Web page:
This pin-tumbler type lock consisted of a vertical wooden housing containing several loose wooden pegs of different lengths. These pegs fitted into holes bored in the top of a wooden bolt, preventing the bolt from being moved and the door from being opened.
An oblique slot in the bolt provided access for a long wooden key with pegs of various lengths located on one surface and corresponding to the pegs in the vertical housing. When the key was inserted into the bolt and lifted, the pegs inside the housing lined up evenly at the top of the bolt, and permitting the door to be opened.
Specially designed large and heavy wooden key was shaped like modern toothbrush with pegs that corresponded to the holes and pins in the lock. This key could be inserted into opening and lifted, which would move the pins and allow security bolt to be moved.
During 1st millennia BC, locks finally started improving with the technologies and designs that were introduced by Greeks and Romans. Greek locks were commonly viewed as unsecure. They used a lock that worked by fastening the wooden bolt and staple to the inside of the door. The key was a sickle-shaped wooden or iron key manipulated and lift the bolt.
The ancient Romans built the first metal locks, and their iron locks and bronze keys are easily recognizable even today. They improved the Egyptian model by adding wards or projections or obstructions inside the lock that the key must bypass in order to work.
The Romans also invented the portable padlock with a U-shaped bolt which is known to have invented independently by the Chinese. Some Roman locks used springs to hold the tumblers in place, and the Romans made locks small enough that they could wear tiny keys on their fingers like rings.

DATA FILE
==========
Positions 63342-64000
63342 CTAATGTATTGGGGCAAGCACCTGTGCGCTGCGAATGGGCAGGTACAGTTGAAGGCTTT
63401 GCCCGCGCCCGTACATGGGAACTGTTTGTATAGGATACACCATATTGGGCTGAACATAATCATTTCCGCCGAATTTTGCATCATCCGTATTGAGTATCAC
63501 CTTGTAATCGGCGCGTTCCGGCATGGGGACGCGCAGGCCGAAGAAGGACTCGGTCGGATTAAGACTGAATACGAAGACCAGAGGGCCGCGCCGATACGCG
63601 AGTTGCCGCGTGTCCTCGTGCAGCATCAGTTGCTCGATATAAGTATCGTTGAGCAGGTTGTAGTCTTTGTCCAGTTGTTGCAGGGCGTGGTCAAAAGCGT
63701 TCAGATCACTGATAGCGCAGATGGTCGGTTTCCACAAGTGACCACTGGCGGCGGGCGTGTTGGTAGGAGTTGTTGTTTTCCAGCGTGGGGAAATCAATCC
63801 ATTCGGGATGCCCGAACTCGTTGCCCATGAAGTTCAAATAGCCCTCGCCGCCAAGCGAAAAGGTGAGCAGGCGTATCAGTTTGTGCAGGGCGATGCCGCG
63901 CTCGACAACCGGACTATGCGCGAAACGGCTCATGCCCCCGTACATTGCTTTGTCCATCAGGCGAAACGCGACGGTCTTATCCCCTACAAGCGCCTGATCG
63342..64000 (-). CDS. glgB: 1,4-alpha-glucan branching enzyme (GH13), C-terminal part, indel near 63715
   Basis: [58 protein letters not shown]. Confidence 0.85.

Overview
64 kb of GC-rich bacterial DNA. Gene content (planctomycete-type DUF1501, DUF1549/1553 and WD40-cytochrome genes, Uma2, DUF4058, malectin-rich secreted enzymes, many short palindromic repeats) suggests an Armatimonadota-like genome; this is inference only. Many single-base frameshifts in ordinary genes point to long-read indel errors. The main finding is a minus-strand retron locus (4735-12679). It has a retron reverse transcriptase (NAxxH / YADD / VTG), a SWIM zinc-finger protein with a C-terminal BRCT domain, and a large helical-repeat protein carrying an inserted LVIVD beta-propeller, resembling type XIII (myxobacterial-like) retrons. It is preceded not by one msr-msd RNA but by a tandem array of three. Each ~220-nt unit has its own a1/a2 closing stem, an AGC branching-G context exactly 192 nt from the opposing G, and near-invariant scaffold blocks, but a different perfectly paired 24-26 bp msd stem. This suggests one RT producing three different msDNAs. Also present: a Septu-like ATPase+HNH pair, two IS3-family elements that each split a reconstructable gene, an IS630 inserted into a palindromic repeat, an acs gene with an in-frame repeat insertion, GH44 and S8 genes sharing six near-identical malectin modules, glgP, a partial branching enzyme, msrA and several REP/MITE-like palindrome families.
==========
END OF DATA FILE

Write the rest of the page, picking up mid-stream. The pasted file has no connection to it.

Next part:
The further development of the ward lock gave us padlocks. The Russians, Chinese, Turkish and East Indian used ornate metal padlocks which utilised all kinds of intricate designs.
In 1778, Robert Barron, invented the double tumbler lock. The tumbler is a lever that falls into a slot in the bolt thus preventing any movement, until picked up by the key to the height of the slot. This had to be done for each of the two tumblers at different heights, and then the key would slide the bolt. This innovation is still the basis of all lever locks.
In 1784, Joseph Bramah, displayed a lock to anyone who could pick it offering a prize of 200 guineas. In 1851, An American locksmith after trying for 51 hours was the first to open it and win the prize. In 1795, Bramah invented the hydraulic press, a check numbering machine and quill cutting machine to make the point or nibs of quills or pens.
In 1818 Jeremiah Chubb introduced an improved lever tumbler lock.
England had been the centre of innovations in lock-making for the past couple of centuries. It was Linus Yale Jr., son of an inventor & locksmith who started producing bank locks in a factory in Newport New York. He designed and patented the Yale infallible bank lock 1851.
His factory in Shelburne Falls Massachusetts became famous for its innovative bank locks. The Yale magic bank lock and the Yale double treasury bank lock/.
In 1861, he introduced combination lock. His most important invention was the cylinder lock based on ancient Egyptian design. In 1868 Linus and Henry Robinson Towne founded the Yale Lock Manufacturing Company and set-up a factory in Stamford Connecticut to produce cylinder locks.
In 1873, James Sargent of Rochester, New york patented a time lock mechanism that became the prototype of those being used in contemporary bank vaults. The time mechanism was concealed, utilizing as many as three clocks to cover a total of three days. The bolt was released, for the time the clocks were set to, and the safe then opened to the correct combination.
In 1916, Samuel Segal introduced first jemmy-proof lock and In 1924, Harry Soref in 1924 introduced first padlock.